Malia and Sasha, eight years ago on a cold November day, we greeted you on the steps of the White House. We saw both the light and wariness in your eyes as you gazed at your new home. We left our jobs in Baltimore and New York early and travelled to Washington to show you around. To show you the Lincoln Bedroom, and the bedrooms that were once ours, to introduce you to all the people—the florists, the grounds-keepers and the butlers—who dedicate themselves to making this historic house a home. The four of us wandered the majestic halls of the house you had no choice but to move in to. When you slid down the banister of the solarium, just as we had done as 8-year-olds and again as 20-year-olds chasing our youth, your joy and laughter were contagious.

In eight years, you have done so much. Seen so much. You stood at the gates of the Robben Island cell where South Africa’s Nelson Mandela was imprisoned for decades, your arms around your father. You traveled to Liberia and Morocco with your mom to talk with girls about the importance of education—girls who saw themselves in you, saw themselves in your parents, saw who they could become if they continued to study and learn. You attended state dinners, hiked in national parks, met international leaders and managed to laugh at your dad’s jokes during the annual Thanksgiving turkey pardon, all while being kids, attending school and making friends. We have watched you grow from girls to impressive young women with grace and ease.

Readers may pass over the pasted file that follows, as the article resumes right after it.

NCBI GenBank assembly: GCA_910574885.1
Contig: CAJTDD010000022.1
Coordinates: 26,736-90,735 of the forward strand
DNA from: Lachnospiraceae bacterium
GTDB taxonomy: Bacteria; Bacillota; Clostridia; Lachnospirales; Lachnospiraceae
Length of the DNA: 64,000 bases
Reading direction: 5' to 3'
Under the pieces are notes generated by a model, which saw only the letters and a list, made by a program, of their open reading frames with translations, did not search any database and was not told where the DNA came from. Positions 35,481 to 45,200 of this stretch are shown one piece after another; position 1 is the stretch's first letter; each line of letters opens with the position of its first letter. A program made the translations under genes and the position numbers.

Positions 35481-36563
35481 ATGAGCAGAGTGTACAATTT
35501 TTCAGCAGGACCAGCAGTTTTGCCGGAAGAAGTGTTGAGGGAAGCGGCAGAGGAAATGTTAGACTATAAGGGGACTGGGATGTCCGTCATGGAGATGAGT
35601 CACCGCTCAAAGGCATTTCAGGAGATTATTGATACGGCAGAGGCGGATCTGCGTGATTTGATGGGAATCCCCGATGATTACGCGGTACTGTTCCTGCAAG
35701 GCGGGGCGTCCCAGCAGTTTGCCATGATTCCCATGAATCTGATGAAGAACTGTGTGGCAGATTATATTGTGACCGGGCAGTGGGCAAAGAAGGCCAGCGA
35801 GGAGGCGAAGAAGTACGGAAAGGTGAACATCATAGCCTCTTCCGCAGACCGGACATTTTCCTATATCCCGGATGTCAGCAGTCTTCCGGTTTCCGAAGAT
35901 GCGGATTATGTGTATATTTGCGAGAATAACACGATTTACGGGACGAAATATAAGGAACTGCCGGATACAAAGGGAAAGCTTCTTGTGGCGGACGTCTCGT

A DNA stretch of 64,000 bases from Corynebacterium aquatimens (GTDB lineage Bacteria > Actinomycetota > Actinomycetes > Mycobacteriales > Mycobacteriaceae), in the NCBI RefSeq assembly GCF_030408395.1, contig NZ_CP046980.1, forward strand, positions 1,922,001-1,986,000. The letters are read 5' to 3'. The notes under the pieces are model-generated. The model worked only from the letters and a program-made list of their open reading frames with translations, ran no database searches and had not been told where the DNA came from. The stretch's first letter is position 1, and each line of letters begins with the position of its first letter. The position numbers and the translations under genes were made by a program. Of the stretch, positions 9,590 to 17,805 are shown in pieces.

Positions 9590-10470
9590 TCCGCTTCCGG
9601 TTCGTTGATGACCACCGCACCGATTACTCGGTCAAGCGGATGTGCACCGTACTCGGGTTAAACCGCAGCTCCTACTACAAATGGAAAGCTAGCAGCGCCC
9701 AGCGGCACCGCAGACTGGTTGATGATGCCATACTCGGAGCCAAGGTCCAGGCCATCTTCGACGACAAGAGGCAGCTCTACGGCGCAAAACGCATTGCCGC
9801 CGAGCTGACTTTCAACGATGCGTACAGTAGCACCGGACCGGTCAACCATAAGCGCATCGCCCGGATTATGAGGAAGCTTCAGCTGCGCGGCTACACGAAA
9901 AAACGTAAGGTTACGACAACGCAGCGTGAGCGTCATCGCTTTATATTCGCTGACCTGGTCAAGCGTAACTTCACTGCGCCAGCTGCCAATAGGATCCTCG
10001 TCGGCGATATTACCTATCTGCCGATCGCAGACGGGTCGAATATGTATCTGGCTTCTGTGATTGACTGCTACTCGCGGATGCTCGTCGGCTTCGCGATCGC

And through it all you had each other. Just like we did.

Now you are about to join another rarified club, one of former First Children—a position you didn’t seek and one with no guidelines. But you have so much to look forward to. You will be writing the story of your lives, beyond the shadow of your famous parents, yet you will always carry with you the experiences of the past eight years.

Never forget the wonderful people who work at the White House. Our greeter as 7-year-olds at our grandfather’s Inauguration was Nancy, the White House florist, who ushered us in from the cold. She helped us make colorful bouquets of winter flowers for our grandparents’ bedside. Twenty years later, Nancy did the flowers for Jenna’s wedding. Cherish your own Nancy. We stay in touch with our Secret Service. They were part of growing up for us: there for first dates, first days and even an engagement and a honeymoon. We know it wasn’t always easy—the two of you and the two of us were teenagers trailed by men in backpacks—but they put their lives on hold for us.